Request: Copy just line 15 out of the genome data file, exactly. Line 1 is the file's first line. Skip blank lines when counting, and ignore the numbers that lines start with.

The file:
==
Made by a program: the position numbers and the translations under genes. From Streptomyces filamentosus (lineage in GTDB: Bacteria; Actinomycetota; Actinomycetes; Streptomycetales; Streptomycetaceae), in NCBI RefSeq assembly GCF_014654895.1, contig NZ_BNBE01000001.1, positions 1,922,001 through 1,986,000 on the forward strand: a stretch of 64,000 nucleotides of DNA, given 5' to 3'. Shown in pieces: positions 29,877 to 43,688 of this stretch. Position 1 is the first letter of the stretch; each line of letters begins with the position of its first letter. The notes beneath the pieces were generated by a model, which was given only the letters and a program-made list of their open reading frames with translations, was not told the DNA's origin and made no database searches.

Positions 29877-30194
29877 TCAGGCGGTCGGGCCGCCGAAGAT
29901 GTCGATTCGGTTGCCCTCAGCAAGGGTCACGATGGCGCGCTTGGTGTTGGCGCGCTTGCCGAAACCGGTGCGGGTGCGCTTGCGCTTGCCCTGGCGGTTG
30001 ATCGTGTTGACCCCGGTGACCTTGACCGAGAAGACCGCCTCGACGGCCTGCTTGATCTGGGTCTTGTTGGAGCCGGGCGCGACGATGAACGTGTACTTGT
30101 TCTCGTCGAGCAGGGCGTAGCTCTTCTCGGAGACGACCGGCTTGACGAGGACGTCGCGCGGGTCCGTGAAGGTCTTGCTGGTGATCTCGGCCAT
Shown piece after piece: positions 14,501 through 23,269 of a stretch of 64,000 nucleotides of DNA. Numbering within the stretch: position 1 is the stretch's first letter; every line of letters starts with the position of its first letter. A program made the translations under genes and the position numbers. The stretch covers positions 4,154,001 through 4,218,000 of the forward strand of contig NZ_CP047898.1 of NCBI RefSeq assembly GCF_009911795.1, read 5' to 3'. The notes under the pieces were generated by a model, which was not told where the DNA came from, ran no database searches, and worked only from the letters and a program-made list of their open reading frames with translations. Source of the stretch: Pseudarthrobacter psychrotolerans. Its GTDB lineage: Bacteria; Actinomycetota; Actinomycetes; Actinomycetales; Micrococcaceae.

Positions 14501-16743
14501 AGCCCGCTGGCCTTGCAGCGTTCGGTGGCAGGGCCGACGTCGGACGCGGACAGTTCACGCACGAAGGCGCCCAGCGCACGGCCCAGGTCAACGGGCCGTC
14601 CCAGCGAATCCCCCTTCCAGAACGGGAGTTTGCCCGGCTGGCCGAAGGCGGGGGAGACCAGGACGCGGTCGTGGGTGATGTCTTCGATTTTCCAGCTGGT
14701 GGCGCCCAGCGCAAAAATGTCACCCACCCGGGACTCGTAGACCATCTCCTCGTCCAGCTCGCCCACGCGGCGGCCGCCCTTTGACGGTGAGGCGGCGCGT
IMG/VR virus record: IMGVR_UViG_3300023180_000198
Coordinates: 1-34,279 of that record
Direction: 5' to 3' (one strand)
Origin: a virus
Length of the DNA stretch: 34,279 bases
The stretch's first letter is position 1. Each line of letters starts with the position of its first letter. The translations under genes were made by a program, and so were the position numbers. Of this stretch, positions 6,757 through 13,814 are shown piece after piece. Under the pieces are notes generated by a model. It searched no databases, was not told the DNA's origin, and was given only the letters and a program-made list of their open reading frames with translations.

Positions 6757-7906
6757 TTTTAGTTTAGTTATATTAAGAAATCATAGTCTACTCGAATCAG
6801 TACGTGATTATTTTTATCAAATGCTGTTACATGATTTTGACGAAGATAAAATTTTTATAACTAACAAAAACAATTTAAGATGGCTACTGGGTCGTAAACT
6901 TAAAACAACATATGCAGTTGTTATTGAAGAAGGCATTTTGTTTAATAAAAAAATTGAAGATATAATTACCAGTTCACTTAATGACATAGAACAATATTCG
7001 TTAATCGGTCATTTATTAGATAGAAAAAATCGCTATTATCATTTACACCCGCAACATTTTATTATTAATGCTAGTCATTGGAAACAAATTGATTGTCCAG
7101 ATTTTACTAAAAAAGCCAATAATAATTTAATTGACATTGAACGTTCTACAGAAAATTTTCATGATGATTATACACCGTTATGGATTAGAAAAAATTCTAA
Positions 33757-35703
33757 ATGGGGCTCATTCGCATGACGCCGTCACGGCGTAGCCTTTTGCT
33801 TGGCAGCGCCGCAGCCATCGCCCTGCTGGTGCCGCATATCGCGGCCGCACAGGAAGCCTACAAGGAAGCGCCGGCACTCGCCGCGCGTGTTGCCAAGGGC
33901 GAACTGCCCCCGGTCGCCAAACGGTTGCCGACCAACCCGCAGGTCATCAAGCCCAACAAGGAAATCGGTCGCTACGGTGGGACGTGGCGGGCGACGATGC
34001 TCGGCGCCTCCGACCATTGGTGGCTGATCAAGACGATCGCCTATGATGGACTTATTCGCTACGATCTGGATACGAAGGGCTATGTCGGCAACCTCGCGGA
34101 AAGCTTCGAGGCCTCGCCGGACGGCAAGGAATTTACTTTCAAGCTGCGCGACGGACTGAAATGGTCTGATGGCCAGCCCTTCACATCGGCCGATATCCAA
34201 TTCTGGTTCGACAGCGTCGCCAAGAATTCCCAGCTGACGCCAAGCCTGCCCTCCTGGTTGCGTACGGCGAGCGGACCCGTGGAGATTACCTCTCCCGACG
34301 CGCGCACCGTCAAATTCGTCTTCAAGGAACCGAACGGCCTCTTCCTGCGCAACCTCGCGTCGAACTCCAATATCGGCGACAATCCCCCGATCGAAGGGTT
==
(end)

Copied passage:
Origin: a virus